He added: "Once a match has started with the roof closed, that match would continue and would complete with the roof closed.
"It means that any Centre Court match, once started, ought to be able to finish."
Ian Ritchie, chief executive of the All England Club, said: "We'd prefer to play outdoors. If we can, we would prefer to keep the roof open as much as possible.
Looking down on Centre Court's new roof
"But, if we start with it shut, we will finish with it shut. The opening and closing is at the discretion of the referee, as at other Grand Slams."
Tournament referee Andrew Jarrett will consider the weather conditions at around 45 minutes before play is due to start and then decide whether to start play with the roof closed.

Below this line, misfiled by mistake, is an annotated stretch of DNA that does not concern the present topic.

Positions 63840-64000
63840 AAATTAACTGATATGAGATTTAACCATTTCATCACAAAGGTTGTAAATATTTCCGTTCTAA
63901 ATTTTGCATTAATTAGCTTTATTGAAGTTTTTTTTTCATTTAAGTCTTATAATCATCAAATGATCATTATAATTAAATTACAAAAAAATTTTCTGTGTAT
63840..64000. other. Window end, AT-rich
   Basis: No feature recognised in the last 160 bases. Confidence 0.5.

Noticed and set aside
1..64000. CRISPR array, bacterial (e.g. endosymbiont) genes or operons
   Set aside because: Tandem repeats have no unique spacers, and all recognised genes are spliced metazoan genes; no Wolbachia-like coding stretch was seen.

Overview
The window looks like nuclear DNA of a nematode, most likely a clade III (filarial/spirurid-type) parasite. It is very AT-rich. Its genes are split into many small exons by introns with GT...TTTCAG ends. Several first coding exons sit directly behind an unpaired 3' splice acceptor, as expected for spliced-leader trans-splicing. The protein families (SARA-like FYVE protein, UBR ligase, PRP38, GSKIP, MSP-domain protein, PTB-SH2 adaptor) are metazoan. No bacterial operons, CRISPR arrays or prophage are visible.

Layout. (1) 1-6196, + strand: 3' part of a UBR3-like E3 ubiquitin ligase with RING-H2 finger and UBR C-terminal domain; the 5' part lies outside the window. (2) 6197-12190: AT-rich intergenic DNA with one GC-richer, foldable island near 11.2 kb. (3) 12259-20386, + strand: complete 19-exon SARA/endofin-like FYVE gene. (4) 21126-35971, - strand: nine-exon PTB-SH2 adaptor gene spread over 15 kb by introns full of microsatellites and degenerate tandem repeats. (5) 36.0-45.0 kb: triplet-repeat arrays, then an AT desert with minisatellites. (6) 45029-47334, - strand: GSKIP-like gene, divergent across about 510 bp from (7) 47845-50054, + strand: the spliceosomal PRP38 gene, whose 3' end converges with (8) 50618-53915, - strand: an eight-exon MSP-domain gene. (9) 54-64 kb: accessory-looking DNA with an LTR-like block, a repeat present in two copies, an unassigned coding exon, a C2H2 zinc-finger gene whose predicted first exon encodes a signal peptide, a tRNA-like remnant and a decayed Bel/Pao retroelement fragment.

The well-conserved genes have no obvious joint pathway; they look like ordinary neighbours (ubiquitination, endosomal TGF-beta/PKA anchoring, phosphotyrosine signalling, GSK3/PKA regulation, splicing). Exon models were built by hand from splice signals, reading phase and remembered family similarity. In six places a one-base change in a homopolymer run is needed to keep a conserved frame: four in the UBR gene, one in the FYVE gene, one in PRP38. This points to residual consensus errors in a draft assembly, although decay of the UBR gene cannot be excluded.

The roof will take 8-10 minutes to close and a further 20-30 minutes is required for the air management system to create the correct conditions.
While the roof is being deployed, the existing court covers will be pulled across the playing surface.
A test event for the new roof involving Andre Agassi, Steffi Graf, Tim Henman and Kim Clijsters will take place on 17 May.
Roof will improve atmosphere - Henman
The rebuilt Centre Court has an increased capacity of 15,000 from 13,800, while a new 4,000-capacity Court Two will also open for the first time, taking the total ground capacity up to 40,000 spectators.
Wimbledon also confirmed that the total prize money on offer has increased by 6.2% to £12.55m, with the men's and women's singles champions collecting £850,000 each - an increase of 13.3% on last year.
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